No matter the reason, everyone should be filling out the FAFSA, or Free Application For Federal Student Aid, each year. Here are a few bad excuses we’ve heard students give when asked why they didn’t complete the application:
I Won’t Qualify
The number one reason that students or parents don’t complete the FAFSA is that they believe they won’t qualify, mainly because of high income. However, there is no income cutoff for financial aid. The results of your application go beyond yours or your parents’ salary. The school of your choice, the cost of tuition, and your family size also has an effect on the results. If you have several siblings who are attending or planning to attend college, the financial aid office will take it into account. If your parents are of a higher income scale, but you’re applying for a college that is $55,000 a year, you may still qualify as it is a more expensive school.
Your grades do not affect the majority of need-based aid programs. However, you must maintain good grades throughout college to continue receiving the aid. Your age and ethnicity also have no barring on your application.
It’s Too Difficult
Complete the FAFSA! It is, thankfully, much easier than doing your taxes! The form is completely online and uses “skip logic,” asking only relevant questions. You also do not have to do your taxes before filling out the application. But, once they are complete, you can use the program to transfer your tax return information to the department. All told, you can expect to spend less than 30 minutes filling out the application.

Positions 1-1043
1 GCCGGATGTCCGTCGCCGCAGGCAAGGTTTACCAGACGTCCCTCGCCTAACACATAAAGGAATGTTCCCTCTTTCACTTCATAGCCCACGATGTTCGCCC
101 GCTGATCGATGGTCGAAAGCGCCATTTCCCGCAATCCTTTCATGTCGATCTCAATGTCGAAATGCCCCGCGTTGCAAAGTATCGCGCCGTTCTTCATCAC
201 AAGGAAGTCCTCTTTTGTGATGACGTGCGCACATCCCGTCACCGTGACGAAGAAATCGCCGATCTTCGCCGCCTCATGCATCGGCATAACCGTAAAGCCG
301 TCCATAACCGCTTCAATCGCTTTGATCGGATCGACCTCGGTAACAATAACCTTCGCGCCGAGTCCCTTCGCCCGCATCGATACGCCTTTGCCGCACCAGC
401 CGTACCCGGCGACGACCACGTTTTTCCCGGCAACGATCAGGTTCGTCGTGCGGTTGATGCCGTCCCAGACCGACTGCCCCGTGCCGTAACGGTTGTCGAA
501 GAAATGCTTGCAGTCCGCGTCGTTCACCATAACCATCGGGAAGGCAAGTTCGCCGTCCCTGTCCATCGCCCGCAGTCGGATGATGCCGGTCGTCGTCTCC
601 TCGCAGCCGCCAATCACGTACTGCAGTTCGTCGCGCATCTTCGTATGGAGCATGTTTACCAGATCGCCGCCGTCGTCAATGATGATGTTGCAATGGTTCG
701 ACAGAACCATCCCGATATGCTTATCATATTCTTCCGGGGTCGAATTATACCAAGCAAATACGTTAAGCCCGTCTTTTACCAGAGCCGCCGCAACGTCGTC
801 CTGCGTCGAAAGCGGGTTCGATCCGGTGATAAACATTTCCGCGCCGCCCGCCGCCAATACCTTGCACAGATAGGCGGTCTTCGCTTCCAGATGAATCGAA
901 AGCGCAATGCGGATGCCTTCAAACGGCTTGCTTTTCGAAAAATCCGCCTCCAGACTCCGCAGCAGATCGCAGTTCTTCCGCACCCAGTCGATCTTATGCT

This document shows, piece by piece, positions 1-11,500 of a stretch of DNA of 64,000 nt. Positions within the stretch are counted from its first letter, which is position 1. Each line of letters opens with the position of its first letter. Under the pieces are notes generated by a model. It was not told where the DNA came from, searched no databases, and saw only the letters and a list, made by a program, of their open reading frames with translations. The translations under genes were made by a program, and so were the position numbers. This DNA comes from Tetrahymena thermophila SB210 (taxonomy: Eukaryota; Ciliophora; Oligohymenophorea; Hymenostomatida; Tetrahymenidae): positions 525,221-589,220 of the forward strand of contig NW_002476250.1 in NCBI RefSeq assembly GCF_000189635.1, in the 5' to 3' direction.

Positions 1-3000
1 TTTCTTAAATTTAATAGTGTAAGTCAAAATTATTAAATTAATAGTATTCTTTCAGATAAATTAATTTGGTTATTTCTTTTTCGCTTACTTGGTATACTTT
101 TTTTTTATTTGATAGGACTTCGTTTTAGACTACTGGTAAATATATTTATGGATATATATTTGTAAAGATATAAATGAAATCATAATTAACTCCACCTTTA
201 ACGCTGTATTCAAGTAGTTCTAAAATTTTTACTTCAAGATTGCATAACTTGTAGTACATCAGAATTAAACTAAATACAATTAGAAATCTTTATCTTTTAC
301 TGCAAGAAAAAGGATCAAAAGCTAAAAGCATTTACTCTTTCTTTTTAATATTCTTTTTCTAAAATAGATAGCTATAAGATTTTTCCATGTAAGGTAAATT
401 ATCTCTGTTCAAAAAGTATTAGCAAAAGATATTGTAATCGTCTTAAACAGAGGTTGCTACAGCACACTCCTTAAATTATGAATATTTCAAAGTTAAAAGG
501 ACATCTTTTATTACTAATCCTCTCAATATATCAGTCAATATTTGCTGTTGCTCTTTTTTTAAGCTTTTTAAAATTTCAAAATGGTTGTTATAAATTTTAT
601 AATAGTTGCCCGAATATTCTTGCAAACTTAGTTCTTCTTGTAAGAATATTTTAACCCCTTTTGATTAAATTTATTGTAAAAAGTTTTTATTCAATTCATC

I Already Did It
Did you already fill out the FAFSA last year? You actually have to do it every year to continue to receive aid. Their database stores your information, so you only change relevant factors and resubmit. Even if you did not receive financial aid the previous year, FAFSA may not deny you for a second year. Thus, regularly complete the application to get a full idea of what you qualify for.
I Received No Aid
Even if you received no aid from the federal government, do not look at completing the FAFSA as a waste of time or worthless. Many other aid programs require a completed FAFSA in order to apply for their scholarships and grants. This is to ensure that any of those awarded have taken full advantage of every avenue that is available to them.
Some colleges also take your FASFA competition into consideration when it comes to admissions. Most students only complete the FASFA for the school of their choice and this is taken into account when sending out acceptance letters.
Completing the FASFA is a must for any student planning to attend college, even if you believe your family makes too much money, you don’t have the grades, or you were previously declined. Many students are surprised by the offers they receive and go on to have low interest, easily repayable loans when they graduate.
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